Thin-film characterization

Samples are characterized in-situ using reflection high-energy electron diffraction (RHEED) using a 10-kV beam and a K-space image acquisition system. Samples are characterized ex-situ with atomic force microscopy (AFM) using a Nanosurf Easyscan 2 AFM operated in tapping mode; X-ray diffraction using a Philips X'PERT; and leakage current measurements using a Keithley 617 electrometer. Electrical measurements were collected from MIS-capacitors: contact was made to CaO film with top-Pt electrodes deposited via DC sputtering through a shadow mask, while contact was made to n-GaN substrate with In on the GaN surfaces, underneath the metal clips during CaO deposition.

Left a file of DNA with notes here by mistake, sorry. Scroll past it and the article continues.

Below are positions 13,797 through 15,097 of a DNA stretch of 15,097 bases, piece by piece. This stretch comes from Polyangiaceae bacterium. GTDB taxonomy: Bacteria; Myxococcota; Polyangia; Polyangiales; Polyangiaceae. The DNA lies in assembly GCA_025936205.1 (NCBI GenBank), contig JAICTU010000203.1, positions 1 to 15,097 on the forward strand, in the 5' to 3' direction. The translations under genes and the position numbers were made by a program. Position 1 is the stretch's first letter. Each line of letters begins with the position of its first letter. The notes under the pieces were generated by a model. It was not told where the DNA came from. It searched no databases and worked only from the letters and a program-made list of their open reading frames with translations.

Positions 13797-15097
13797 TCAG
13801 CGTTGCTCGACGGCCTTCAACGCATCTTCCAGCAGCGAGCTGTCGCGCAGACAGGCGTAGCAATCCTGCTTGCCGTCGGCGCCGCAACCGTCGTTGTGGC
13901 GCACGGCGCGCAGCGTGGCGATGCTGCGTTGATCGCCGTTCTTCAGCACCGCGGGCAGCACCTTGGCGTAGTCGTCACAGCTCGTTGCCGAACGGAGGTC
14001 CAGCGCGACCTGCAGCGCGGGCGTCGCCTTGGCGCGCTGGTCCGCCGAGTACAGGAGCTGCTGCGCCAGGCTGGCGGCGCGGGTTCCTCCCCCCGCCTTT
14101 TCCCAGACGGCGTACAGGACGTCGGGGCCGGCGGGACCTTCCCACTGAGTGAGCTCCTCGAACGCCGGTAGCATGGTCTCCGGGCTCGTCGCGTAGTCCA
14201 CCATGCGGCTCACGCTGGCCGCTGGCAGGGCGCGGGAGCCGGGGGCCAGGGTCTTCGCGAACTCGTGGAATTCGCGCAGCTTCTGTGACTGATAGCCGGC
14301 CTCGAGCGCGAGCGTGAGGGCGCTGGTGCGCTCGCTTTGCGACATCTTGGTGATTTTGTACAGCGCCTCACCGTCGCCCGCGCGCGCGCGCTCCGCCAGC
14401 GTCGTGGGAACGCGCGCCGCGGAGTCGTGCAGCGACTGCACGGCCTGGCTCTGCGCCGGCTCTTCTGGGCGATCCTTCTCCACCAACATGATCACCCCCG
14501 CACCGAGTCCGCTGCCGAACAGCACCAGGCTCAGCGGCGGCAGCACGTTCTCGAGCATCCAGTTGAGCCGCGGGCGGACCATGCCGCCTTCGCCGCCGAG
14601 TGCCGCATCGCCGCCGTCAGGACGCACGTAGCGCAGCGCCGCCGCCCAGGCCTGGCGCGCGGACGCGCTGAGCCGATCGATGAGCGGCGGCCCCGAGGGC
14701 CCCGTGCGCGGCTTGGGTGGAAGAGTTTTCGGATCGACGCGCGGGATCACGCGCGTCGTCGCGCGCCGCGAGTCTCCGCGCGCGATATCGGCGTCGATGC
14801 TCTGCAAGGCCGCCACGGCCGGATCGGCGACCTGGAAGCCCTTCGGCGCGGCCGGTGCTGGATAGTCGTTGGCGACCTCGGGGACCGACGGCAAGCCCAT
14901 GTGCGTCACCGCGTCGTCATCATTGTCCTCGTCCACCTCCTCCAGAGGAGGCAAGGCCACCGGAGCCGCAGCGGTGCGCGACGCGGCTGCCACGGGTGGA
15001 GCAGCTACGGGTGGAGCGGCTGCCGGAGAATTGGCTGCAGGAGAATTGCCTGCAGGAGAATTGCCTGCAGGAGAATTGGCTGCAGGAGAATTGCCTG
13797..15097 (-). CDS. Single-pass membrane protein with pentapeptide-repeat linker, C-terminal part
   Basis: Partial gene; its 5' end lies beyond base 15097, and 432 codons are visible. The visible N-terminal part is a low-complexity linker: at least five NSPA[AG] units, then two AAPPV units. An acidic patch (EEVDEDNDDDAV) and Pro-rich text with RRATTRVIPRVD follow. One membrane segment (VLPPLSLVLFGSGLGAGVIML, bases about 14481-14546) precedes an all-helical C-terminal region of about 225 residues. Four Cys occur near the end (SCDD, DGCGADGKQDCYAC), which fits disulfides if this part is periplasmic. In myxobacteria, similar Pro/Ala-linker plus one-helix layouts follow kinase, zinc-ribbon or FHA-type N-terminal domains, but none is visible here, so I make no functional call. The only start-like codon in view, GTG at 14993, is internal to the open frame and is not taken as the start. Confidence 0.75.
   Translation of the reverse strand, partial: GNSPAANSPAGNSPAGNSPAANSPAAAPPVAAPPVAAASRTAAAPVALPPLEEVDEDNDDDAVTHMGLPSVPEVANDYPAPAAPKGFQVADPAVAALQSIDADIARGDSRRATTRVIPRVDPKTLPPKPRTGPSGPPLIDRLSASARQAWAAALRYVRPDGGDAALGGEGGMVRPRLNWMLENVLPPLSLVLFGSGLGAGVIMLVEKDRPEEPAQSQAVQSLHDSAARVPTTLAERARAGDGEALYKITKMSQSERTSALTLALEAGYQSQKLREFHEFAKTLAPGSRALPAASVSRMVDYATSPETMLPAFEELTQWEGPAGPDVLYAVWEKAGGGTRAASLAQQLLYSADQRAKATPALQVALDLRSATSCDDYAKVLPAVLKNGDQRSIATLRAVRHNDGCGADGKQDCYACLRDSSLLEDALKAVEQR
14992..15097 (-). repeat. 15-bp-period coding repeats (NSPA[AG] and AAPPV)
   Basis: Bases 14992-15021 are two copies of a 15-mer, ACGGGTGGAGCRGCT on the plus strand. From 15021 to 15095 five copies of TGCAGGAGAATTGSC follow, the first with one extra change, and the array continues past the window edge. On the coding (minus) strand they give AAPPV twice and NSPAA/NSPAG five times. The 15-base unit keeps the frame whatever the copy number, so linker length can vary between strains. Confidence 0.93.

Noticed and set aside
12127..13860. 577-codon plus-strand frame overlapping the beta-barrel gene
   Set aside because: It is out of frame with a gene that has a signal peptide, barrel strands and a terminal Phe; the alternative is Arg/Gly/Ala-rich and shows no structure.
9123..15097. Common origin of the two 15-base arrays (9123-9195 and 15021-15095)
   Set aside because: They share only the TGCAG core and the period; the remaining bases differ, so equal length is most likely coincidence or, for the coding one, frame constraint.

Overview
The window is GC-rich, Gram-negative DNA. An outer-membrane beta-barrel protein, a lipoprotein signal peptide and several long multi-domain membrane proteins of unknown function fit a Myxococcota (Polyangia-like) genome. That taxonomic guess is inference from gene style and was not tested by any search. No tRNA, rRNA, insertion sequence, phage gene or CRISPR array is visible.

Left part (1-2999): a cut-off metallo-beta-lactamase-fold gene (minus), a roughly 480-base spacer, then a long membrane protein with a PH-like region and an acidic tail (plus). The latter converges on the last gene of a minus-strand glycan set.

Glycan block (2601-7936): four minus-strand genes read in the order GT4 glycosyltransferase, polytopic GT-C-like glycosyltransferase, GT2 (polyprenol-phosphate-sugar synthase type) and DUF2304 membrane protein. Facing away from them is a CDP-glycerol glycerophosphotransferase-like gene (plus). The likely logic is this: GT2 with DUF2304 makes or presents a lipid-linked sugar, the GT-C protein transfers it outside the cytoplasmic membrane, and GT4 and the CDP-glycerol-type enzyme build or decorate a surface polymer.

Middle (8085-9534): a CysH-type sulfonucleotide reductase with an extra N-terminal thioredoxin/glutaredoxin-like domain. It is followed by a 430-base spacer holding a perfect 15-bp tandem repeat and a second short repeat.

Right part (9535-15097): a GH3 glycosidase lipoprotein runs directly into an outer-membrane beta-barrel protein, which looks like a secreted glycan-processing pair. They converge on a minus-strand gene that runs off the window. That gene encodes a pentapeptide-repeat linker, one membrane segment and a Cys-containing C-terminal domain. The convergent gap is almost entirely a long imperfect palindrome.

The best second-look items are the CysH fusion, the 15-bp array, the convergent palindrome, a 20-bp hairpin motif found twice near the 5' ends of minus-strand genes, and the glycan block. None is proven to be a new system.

Film thickness for water-grown materials was determined by RHEED oscillations. Thickness measurements for CaO prepared in O2 were determined by stylus profilometry (Veeco Dektak 150) using films greater than 50 nm to calibrate a growth rate from which films of lower thickness could be prepared. The calibration was performed immediately before electrical property measurement sample preparation to minimize flux drift. CaO films prepared in O2 show two clear oscillations before island formation. This information was also used to estimate growth rate, and in combination with growth time, was used to predict final thickness. We note that the thicknesses of CaO films for electrical property measurements, when calculated from flux calibration and from the initial RHEED intensity oscillations agree to within 1 CaO monolayer.

Computational methods